This top-of-the-range model, unlike its predecessors, has brass Anti Resonance Technology (A.R.T.) wedges and feet. The Anti Resonance Technology (ART) Wedge is a fifth leg at the front of the chassis. The wedge helps dampen vibrations more effectively, providing a nicer, cleaner, more focused sound.
The new processor is a Qualcomm quad-core QCS407, with almost seven times the processing power of previous models. The 64-bit Qualcomm QCS407 processor delivers accurate surround sound.
This amplifier has two transformer coils, with separate wiring for the current amplifier section (probably the output stage) and the voltage amplifier section (probably the input stage).
The Yamaha Compressed Music Enhancer uses digital signal processing, so even compressed files will sound perfect.
The Aventage was tested in a large living room that is also used as a cinema room by the owner. Due to the minimalist style of the room, there was not a lot of furniture and wall decoration in the room. A few printed acoustic panels had been previously installed on the walls, but this was not enough to achieve perfect acoustics. Acoustic measurements were taken in the room and it was determined that more corner bass traps and diffusers would be needed.
The large expanses of glass provided a wonderful view of the landscape, but unfortunately they were not really beneficial from an acoustic point of view, as the windows reflected the sound. The resulting reverberations spoil the sound. To solve this problem, we recommended acoustic curtains, which improve the acoustics and also provide the necessary blackout for cinema.
Using the YPAO room correction system, we have been able to refine the sound, but only after a full acoustic treatment of the room can we expect a flawless result. Room correction programmes alone cannot solve the more serious acoustic problems.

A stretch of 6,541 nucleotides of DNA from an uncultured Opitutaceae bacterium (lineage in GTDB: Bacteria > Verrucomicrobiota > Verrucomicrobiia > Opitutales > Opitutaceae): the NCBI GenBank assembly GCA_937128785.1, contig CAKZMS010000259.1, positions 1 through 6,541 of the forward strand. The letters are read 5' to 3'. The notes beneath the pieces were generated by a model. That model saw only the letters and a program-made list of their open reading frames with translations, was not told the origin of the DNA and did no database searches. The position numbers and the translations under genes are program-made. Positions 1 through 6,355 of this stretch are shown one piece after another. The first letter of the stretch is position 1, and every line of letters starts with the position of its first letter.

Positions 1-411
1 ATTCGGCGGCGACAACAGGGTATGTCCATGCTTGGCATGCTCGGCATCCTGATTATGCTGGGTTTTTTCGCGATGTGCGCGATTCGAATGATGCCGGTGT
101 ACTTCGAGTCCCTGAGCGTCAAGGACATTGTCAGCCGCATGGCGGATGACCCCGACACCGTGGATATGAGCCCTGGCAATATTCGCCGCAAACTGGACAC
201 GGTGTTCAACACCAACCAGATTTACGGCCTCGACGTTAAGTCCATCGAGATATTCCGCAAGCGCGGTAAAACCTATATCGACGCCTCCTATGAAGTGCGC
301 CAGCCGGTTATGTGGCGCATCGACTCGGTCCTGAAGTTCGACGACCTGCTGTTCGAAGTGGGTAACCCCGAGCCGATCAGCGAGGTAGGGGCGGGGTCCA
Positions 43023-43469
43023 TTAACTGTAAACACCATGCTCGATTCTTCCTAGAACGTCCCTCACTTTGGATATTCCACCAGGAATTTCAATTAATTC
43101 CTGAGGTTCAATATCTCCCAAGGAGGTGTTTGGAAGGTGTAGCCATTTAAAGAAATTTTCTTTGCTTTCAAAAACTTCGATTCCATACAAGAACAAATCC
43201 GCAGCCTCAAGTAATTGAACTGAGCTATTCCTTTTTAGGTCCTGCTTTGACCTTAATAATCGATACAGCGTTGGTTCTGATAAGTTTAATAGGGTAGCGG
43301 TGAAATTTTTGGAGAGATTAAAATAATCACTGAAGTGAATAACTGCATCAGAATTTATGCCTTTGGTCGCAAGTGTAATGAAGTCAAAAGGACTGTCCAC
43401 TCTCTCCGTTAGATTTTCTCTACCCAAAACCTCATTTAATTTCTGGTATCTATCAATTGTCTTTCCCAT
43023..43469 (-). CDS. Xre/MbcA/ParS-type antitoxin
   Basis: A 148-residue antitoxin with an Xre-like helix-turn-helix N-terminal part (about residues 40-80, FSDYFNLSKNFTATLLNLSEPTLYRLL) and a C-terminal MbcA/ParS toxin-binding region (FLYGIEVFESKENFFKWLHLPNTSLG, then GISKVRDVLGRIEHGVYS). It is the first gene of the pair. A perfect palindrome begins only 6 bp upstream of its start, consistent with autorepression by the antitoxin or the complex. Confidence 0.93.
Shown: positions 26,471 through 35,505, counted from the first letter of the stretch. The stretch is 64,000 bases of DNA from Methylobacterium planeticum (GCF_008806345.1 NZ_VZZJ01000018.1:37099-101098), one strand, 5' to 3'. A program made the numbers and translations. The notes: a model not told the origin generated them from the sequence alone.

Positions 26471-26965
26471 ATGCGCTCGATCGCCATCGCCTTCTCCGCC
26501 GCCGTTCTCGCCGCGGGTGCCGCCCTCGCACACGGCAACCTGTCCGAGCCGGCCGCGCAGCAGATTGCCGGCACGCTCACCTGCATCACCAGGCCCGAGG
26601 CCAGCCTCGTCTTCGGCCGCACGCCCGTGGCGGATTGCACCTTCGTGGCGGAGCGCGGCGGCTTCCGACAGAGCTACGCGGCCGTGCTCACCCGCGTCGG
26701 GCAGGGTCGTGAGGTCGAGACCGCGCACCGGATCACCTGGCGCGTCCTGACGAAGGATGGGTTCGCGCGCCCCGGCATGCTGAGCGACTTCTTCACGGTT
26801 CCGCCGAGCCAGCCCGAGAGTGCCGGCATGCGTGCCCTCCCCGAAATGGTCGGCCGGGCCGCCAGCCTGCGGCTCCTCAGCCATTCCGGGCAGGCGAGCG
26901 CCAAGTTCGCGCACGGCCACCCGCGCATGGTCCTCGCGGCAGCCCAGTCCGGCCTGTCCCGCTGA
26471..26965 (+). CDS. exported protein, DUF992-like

The Yamaha Aventage amplifier was put to the test while watching several movies and we were very pleased with its performance. It delivered a clear, detailed sound with solid bass and a coherent soundstage.
We also put it to the test when listening to music. The radio amplifier, thanks to MusicCast, also makes Spotify, Tidal, Qobuz, Amazon and Deezer available, as well as unsubscribed streams such as internet radio. The stereo sound image was fine (although it couldn’t outperform stereo power amplifiers), filling the space nicely with music. We heard realistic and enjoyable musical performances.
There were 11 modes to choose from, to suit 11 different musical styles. We had a lot of fun with these, they proved very useful, for example, when we needed to increase the volume of the sound field, the mode we chose.
Playing with the soundscapes was also a good thing when we played whole albums. The most correct setting was “Standard”.
If you want to listen to real Atmos music, using Tidal or Apple, you’ll need a bit of luck. If you’re not choosing music exclusively from a playlist, you’ll also need a bit of luck to find Atmos music.
This amplifier is a top-of-the-range receiver in terms of both functionality and performance. The MusicCast will receive regular updates, with the manufacturer promising that 8K/60A, 4K/120A and HDR10+ support will soon be available, as well as 8K/60B, 4K/120B and VRR, ALLM, QFT, QM support for games.
When streaming, the quality of music has degraded, but not significantly. The stereo effect was satisfactory. When watching movies, we experienced dynamic, clear and detailed sound with a spacious, realistic sound and intense bass.
The price is not the cheapest, but as it’s a high-end speaker, that’s not surprising.
Written by Róbert Polgár